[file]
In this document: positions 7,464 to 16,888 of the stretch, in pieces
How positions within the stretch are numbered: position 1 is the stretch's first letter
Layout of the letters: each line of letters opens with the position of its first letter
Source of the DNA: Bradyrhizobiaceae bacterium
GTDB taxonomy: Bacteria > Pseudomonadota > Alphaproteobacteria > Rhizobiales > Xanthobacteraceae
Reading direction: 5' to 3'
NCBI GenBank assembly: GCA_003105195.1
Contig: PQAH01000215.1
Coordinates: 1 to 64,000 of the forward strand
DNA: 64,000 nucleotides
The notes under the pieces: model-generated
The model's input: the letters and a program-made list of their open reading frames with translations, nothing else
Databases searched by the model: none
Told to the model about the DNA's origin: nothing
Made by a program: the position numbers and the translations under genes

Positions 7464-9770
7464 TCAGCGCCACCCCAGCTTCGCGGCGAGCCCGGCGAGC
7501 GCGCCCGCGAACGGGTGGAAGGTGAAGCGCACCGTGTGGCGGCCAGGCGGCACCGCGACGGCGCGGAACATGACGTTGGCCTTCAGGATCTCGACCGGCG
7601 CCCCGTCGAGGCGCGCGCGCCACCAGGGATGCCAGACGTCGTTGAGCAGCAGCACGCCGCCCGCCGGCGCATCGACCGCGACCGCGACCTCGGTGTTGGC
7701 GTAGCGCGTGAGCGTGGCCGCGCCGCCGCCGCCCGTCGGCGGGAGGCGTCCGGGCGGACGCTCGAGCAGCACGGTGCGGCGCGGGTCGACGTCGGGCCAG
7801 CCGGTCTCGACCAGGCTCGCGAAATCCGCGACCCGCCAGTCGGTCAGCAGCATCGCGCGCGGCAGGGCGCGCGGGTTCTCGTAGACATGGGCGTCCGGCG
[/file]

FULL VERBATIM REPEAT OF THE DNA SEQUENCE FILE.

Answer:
In this document: positions 7,464 to 16,888 of the stretch, in pieces
How positions within the stretch are numbered: position 1 is the stretch's first letter
Layout of the letters: each line of letters opens with the position of its first letter
Source of the DNA: Bradyrhizobiaceae bacterium
GTDB taxonomy: Bacteria > Pseudomonadota > Alphaproteobacteria > Rhizobiales > Xanthobacteraceae
Reading direction: 5' to 3'
NCBI GenBank assembly: GCA_003105195.1
Contig: PQAH01000215.1
Coordinates: 1 to 64,000 of the forward strand
DNA: 64,000 nucleotides
The notes under the pieces: model-generated
The model's input: the letters and a program-made list of their open reading frames with translations, nothing else
Databases searched by the model: none
Told to the model about the DNA's origin: nothing
Made by a program: the position numbers and the translations under genes

Positions 7464-9770
7464 TCAGCGCCACCCCAGCTTCGCGGCGAGCCCGGCGAGC
7501 GCGCCCGCGAACGGGTGGAAGGTGAAGCGCACCGTGTGGCGGCCAGGCGGCACCGCGACGGCGCGGAACATGACGTTGGCCTTCAGGATCTCGACCGGCG
7601 CCCCGTCGAGGCGCGCGCGCCACCAGGGATGCCAGACGTCGTTGAGCAGCAGCACGCCGCCCGCCGGCGCATCGACCGCGACCGCGACCTCGGTGTTGGC
7701 GTAGCGCGTGAGCGTGGCCGCGCCGCCGCCGCCCGTCGGCGGGAGGCGTCCGGGCGGACGCTCGAGCAGCACGGTGCGGCGCGGGTCGACGTCGGGCCAG
7801 CCGGTCTCGACCAGGCTCGCGAAATCCGCGACCCGCCAGTCGGTCAGCAGCATCGCGCGCGGCAGGGCGCGCGGGTTCTCGTAGACATGGGCGTCCGGCG